The Skeptical Teacher

Musings of a science teacher & skeptic in an age of woo.

Texas Voters Give Creationist Don McLeroy the Big Texas Boot

Posted by mattusmaximus on March 12, 2010

It seems that our friend on the Texas State Board of Education, Don McLeroy – who is infamous for his repeated attempts to water down the teaching of evolution in particular & science in general in Texas schools, has finally gotten his come-uppance… he has lost his seat on the Texas BoEd in the Republican primary.  The National Center for Science Education (NCSE) has a good breakdown of what happened (below), but I think the long story short of it is that people in Texas are fed up with the creationists attempting to spread their extreme & divisive ideology through the public schools… at least, I hope that’s the case.

Here’s the take down by the NCSE…

In the March 2, 2010, primary election, avowed young-earth creationist Don McLeroy narrowly lost his bid to be the Republican candidate for the District 9 seat on the Texas state board of education. As the Dallas Morning News (March 3, 2010) reported, “The fiercely contested race pitted McLeroy, a dentist from College Station and member of the board’s social conservative bloc, against [Thomas] Ratliff, a legislative consultant and son of former Lt. Gov. Bill Ratliff,” who is viewed as likely to side with the moderates on the board. There is no Democratic candidate for the seat, so Ratliff is expected to be elected in November 2010.

Originally elected to the board in 1998, McLeroy was persistently determined to undermine the treatment of evolution in Texas’s public schools. During the debate over biology textbook adoption in 2003, he was one of the four members of the board who misused the state science standards to oppose adopting the eleven textbooks under consideration. His attacks on science education — including his endorsement of a book that described parents who want their children to learn about evolution as “monsters” — were in part responsible for the state senate’s refusal to confirm him as chair of the board in May 2009, as NCSE previously reported.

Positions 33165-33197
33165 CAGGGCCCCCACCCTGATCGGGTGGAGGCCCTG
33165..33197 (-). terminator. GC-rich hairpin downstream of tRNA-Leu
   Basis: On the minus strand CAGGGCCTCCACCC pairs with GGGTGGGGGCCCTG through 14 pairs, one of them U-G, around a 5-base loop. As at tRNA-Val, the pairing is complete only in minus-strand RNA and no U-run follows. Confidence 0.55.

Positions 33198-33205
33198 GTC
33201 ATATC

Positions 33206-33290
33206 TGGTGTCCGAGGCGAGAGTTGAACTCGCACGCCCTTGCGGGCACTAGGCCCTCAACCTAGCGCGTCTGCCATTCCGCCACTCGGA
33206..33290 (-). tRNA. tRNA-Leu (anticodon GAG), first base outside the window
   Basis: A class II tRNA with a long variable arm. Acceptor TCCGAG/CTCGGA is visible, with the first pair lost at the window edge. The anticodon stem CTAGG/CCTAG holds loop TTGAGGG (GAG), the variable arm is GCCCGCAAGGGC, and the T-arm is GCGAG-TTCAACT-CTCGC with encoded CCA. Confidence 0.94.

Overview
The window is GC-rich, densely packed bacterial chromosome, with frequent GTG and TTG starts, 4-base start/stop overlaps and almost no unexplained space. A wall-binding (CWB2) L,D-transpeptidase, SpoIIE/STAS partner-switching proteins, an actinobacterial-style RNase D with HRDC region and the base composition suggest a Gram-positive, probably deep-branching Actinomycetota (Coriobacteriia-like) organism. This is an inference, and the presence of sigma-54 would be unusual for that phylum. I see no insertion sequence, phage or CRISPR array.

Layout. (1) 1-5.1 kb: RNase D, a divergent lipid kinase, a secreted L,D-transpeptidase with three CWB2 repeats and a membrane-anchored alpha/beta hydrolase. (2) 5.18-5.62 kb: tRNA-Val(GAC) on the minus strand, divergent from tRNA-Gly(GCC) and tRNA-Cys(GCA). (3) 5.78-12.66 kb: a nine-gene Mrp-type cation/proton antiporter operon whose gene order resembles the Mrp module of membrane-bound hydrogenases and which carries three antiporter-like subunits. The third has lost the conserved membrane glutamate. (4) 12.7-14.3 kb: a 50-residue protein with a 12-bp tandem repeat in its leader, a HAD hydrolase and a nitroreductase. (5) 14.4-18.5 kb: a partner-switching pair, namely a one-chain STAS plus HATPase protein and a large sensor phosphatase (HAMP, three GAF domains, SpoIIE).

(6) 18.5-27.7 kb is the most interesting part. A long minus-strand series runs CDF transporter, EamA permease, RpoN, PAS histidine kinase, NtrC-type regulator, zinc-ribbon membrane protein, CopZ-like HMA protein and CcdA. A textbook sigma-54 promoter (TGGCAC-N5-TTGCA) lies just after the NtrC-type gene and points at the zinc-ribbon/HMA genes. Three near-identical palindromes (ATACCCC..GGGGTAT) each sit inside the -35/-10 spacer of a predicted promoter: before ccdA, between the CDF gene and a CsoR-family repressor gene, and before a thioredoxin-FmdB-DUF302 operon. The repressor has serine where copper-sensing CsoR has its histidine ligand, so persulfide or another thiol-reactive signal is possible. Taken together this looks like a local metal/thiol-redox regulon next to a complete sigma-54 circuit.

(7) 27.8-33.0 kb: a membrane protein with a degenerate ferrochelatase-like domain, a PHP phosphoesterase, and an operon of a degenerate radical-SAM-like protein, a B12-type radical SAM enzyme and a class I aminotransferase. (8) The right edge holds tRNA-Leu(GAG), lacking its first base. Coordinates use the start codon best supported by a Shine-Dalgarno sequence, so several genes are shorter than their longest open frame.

McLeroy’s assault on evolution came to a head during a meeting of the board in March 2009 when he declaimed, in a now notorious moment, “Somebody’s got to stand up to experts!” (Video is available on NCSE’s YouTube channel.) Unfortunately, a majority of the board did so, voting to amend the Texas state science standards to add a requirement that students examine “all sides of scientific evidence” and to add or amend various standards in a way that encourages the presentation of creationist claims about the complexity of the cell, the completeness of the fossil record, and the age of the universe.

The board’s revisions to the standards were widely deplored, with the head of the White House Office of Science and Technology describing it as “a step backward” and the Austin American-Statesman (April 1, 2009) editorially complaining, “Don McLeroy, Dunbar and others have turned the education board into a national joke. But when it comes to teaching Texas children, what they have done is not funny.” But McLeroy was unabashed. “Our science standards are light years ahead of any other state when it comes to challenging evolution,” he told the Washington Monthly (January/February 2010), adding, “Evolution is hooey.”

Well, Don McLeroy may think that “evolution is hooey” but the voters of Texas have spoken, and McLeroy is history :)

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2 Responses to “Texas Voters Give Creationist Don McLeroy the Big Texas Boot”

  1. Joanaroo said

    I’m glad voters gave the idiot the boot but it sounds like Texas has quite a few of them waiting in the wings. I’m glad my education from the 60s to the 80s always dealt with teachers and professors that taught true science and didn’t have religious mumbo-jumbo in the mix. One thing you can say is Texas has alot of manure – and it’s not just from the cattle!

  2. [...] you know who Don McLeroy is (and if you don’t, read up on him here), then you know he is quite notorious for being reality-challenged.  In what I can only describe [...]

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